High over St. Petersburg, Russia, from the top of a construction crane at the Lakhta Center, a huge rainbow can be seen in its full form: a circle. Phil Plait explains the science in his 2014 Bad Astronomy article:

…to see a rainbow, you face away from the Sun (180°), then look about 42° away from that point (180°–138°). The drops in an arc along that angle will then bend the light back toward you, and you get a rainbow, with the colors spread out a bit because they bend by different amounts.

Oh, wait. Did I say “arc”? Because technically, any raindrop 42° away from the anti-solar point… will bend the light back to you. We see rainbows in the sky because in general the ground is close to you. When we look up toward the sky we see for a long way, and there are lots of raindrops along your eyeline that can add their light together to make the rainbow. When you look down, the ground gets in the way, there aren’t as many drops, and you don’t see a rainbow…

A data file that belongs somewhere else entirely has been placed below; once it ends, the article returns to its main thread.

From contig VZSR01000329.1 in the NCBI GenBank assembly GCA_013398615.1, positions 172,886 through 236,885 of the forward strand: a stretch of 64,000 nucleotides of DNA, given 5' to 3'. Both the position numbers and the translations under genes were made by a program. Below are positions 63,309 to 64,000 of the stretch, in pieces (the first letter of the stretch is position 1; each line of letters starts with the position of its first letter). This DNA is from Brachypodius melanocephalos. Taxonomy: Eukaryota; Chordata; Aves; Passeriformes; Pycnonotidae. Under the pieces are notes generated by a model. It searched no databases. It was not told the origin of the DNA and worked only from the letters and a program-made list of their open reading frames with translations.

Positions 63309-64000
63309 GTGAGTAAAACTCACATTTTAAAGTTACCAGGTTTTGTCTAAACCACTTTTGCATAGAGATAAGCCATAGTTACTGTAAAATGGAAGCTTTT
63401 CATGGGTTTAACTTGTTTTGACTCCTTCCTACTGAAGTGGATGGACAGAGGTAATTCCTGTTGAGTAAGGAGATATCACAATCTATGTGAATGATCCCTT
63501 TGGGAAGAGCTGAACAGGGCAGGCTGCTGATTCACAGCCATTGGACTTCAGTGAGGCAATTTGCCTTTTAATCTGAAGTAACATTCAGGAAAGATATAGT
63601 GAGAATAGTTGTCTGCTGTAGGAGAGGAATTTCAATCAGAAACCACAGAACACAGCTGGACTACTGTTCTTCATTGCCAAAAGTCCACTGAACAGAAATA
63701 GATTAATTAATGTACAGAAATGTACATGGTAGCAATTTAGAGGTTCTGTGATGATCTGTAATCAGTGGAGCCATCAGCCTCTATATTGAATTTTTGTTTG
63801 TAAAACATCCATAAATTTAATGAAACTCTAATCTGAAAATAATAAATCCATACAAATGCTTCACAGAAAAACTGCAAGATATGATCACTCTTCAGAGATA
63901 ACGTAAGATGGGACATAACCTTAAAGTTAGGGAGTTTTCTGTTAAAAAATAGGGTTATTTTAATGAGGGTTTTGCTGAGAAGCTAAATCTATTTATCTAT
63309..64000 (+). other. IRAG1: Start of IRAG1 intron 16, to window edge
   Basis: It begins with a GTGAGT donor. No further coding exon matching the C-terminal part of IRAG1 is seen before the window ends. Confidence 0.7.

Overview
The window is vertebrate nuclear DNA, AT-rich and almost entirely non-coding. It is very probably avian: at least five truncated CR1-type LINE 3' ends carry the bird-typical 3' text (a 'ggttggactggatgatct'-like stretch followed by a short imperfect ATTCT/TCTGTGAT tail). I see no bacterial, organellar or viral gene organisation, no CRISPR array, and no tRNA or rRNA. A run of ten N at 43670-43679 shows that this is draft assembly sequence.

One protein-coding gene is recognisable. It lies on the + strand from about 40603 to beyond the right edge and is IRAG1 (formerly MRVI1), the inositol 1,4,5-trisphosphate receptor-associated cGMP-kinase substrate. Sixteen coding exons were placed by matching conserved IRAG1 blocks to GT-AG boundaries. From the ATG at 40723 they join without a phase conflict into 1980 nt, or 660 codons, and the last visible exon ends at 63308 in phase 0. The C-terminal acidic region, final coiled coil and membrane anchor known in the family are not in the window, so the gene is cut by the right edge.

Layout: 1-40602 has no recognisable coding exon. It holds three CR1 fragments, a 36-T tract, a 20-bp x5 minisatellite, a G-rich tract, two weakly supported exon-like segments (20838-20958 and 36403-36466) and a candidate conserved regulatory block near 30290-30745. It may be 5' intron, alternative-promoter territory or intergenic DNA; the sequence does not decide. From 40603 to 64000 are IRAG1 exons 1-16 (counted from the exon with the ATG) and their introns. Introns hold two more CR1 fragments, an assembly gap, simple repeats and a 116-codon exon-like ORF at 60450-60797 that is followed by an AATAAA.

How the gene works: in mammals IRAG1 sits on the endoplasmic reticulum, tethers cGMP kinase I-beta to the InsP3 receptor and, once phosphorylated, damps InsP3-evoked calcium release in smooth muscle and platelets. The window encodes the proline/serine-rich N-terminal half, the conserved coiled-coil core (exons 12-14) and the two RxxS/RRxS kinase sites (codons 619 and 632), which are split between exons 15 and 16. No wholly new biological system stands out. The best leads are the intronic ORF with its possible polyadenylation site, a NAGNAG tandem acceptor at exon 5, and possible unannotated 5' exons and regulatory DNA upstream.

But if you’re in a place where the ground isn’t getting in the way, like a crane, you can see beyond the arc to the full circle.

Next: The Solitary Life of Cranes, a trailer, Iridescent Soap Bubbles, Skittles candy dissolves into rainbows, and Why Is The Sun Yellow and The Sky Blue?

via Gizmodo.

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